Raspberry Pi in Masekelo: Bringing Wikipedia to a school without electricity

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Masekelo pi.jpg
Students in a Tanzanian high school without electricity can now access Wikipedia via Wi-Fi, using a donated Raspberry Pi computer. Photo by Janet Chapman, CC BY-SA 4.0.
The Masekelo secondary school in Tanzania’s Shinyanga region faces many challenges: there’s no electricity or water — each pupil needs to collect over a gallon of water each day and carry it to school. There were insufficient desks and chairs, many had to sit on the dirt floor — until Tanzania Development Trust gave them a grant in November 2014.

A Raspberry Pi serves Wikipedia via Wi-Fi to nearby phones or computers, using RACHEL server software. Photo by Janet Chapman, CC BY-SA 4.0.

The Tanzanian government has decreed that every secondary school must have science laboratories by the end of February. But no money was provided for this: funds are expected to come from parent contributions alone. This can be a challenge when your parents are subsistence farmers.
The school has few text books or resources — and a dire shortage of math and science teachers. The dedication of its headteacher and staff have led to the best results of any government school in the district.
When I visited the school in September 2014, the dynamic headteacher, Steve Mihambo, told me about his dream of a computer room — once they had power.
So I brought them a credit card-sized Raspberry Pi computer, powered by an external battery, with a 32GB SD card — and content downloaded from World Possible. This includes the Wikipedia for Schools edition, 2,000 math and science videos from Khan Academy, and 800 classic books and various health resources. A Wi-Fi stick in the Raspberry Pi allows any nearby smartphone, tablet or laptop to access all this content.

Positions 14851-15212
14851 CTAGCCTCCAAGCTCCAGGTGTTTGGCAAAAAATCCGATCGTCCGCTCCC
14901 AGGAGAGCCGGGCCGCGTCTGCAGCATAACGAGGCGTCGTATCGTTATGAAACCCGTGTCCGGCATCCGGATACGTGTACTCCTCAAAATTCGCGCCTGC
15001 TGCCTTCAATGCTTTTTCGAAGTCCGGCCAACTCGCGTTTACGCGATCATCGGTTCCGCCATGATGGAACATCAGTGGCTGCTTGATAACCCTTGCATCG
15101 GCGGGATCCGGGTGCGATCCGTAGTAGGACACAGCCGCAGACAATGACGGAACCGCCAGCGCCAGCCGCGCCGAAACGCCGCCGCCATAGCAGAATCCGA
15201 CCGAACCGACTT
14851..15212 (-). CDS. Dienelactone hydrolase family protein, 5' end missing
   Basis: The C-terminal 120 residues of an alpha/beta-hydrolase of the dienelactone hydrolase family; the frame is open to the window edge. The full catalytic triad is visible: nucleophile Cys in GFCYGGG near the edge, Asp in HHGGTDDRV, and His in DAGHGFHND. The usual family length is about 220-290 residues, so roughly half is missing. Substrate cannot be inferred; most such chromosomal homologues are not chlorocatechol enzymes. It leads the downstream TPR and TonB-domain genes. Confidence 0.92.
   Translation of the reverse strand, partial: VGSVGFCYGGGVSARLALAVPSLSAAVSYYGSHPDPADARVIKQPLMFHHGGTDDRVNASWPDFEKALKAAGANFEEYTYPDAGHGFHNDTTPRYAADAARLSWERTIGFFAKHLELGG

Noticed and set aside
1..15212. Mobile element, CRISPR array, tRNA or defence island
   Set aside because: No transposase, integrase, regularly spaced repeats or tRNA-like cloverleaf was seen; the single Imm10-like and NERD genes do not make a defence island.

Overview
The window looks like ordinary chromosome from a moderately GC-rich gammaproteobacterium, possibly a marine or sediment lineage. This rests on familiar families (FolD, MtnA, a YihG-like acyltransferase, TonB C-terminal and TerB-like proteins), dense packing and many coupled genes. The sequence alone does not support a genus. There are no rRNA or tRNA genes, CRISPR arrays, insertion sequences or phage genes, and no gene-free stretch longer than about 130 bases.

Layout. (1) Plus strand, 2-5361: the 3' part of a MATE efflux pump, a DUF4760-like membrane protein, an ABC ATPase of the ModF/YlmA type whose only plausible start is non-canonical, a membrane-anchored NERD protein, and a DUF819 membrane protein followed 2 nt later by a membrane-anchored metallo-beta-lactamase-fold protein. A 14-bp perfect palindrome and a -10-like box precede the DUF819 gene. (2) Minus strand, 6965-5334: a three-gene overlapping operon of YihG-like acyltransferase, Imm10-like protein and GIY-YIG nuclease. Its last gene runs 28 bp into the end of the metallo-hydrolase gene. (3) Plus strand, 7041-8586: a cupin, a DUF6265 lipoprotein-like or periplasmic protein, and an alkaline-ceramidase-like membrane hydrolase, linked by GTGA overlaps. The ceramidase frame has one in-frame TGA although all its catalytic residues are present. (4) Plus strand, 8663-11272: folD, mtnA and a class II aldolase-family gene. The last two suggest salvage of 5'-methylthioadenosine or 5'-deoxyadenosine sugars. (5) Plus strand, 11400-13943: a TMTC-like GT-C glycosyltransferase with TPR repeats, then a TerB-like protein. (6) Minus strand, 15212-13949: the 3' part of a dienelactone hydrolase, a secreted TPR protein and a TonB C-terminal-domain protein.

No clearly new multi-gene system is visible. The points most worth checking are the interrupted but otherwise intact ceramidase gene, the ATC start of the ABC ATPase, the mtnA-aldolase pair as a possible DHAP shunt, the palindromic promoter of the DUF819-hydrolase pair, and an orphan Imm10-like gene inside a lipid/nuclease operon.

I demonstrated this to the teachers and school board on 5 tablets and a couple smart phones I brought as a donation. They were astounded. “It’s like a miracle”, said the board chair. “Now we are in the 21st century”, added a teacher. I’ve stayed in regular contact with the school via WhatsApp, and they tell me the students are very excited to have access to all this new content.
You can follow the progress of this project, and the school in general, on their Facebook Page.
If you would like to know more, or have an tablet or laptop you’d like to donate to a good cause, please email me at j.chapman at tanzdevtrust.org .
Janet Chapman, Communications Manager, Tanzania Development Trust
This blog post is part of a series about Offline Wikipedia. It was originally published on Hiara, a blog about empowering girls. Minor edits were made by WMF staff to clarify a few terms for the Wikimedia blog.

Archive notice: This is an archived post from blog.wikimedia.org, which operated under different editorial and content guidelines than Diff.

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That is awesome! A solar panel can help to recharge the battery and have a semi-permanent wifi hotspot.

How are you contacting over WhatsApp? They don’t have live-internet, do they?

Well it can be role model all over the under developed countries to familiarize their students with latest technology

cool article

truly amazing technology

this is co cool!!!

«Find out how a generous donation is bringing this school into the 21st century» seems a bit excessive for me. The main advancement here is having electricity (19th century), but they only got a battery?

awesome stuff!!

its great to know
Thanks 🙂

This is great innovation, they need more funding to make it available for every school without electricity

Amazing stuff

Very cool article.

This is great innovation, they need more funding to make it available for every school without electricity

Very interesting, your idea is awesome and inspiring, continue to help in education, thank’s for share.

thanks for sharing!